by ecorazzicontributor
Categories: Causes
Tags: .
Photo: Flickr via y2k_sflam

It’s an annoying fact that not everyone recycles or turns the lights off or makes efforts to so much as conserve water. So, what if the government stepped in and forced everyone to do all of those things?

That’s what lawmakers in Bolivia are taking steps toward with their “Law of Mother Earth” bill. It’s a piece of legislation that would grant nature equal rights to humans.

The laws would be the first of their kind, with 11 in total, and would recognize that the planet has an equal right to be protected.

The Guardian outlined the laws as: “the right to life and to exist; the right to continue vital cycles and processes free from human alteration; the right to pure water and clean air; the right to balance; the right not to be polluted; and the right to not have cellular structure modified or genetically altered.”

Vice President Alvaro Garcia Linera said when describing the new law, “Earth is the mother of all…the harmony [between man and nature] must be preserved as a guarantee of its regeneration.”

The South American country has been threatened by environmental changes, with temperatures steadily increasing and its glaciers (a source of water and electricity for them) disappearing at rapid rates.

Hopefully Bolivia’s bold move will lead to laws like this being implemented elsewhere!

Via Huffington Post

  • Emily

    While Bolivians do harm the environment less overall — it’s mainly because they have less stuff….fewer electronics to suck up energy, less water is available both physically (shortages occur a lot in Bolivia) and financially (too expensive), their houses are smaller and use fewer materials. In a developing country, people generally don’t have as much money to spend on random crap (tons of pairs of shoes, lots of packaged products, etc. However, people litter like crazy, trash is dumped in fields and rivers, an annual burning of fields leaves many cities polluted with thick smoke…etc. Bolivia is a far ways away from imposing a fine for leaving lights on or letting the water run.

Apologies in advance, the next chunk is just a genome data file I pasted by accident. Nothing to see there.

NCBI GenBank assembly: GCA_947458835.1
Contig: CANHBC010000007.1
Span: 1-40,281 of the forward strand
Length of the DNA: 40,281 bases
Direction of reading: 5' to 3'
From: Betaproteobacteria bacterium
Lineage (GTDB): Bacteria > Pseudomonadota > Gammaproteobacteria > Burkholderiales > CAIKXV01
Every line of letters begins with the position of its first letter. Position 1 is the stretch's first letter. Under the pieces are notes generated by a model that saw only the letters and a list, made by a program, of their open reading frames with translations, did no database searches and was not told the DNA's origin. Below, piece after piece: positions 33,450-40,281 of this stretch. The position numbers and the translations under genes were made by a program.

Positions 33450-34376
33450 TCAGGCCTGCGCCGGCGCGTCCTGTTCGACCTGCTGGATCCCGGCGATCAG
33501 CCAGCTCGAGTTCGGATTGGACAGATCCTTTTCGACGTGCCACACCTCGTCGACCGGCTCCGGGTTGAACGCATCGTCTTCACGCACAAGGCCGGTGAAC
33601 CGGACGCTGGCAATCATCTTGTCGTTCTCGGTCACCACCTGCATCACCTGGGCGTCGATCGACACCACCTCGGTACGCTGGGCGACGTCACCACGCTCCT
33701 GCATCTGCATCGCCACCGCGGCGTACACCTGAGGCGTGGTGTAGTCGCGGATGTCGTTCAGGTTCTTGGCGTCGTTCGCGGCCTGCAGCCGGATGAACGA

• mister jingles

    Central- and South America are making remarkable progress towards a new evolutionary consciousness! It is truly possible that they shall reach their green goal before the rest of the world!

  • LittleMe

    Sounds like hot air to me.

  • me

    This is very nice news – I just hope it holds water.
    Having lived in Bolivia for a while I can tell you the locals are not particularly interested in protecting the environment, this includes the government. As we speak, new roads are being constructed and rain forests are being cleared to bring more people into the tropical areas.
    In addition to that, peasants plant more and more coca, causing both massive land erosion problems in the Yungas area and forest destruction in the Chapare region. Not to mention the uncontrolled mercury intensive gold mining.
    Bolivia is still in a rather good situation as the population is rather small – but it is growing faster and faster and no laws will prevent the damage to pachamama.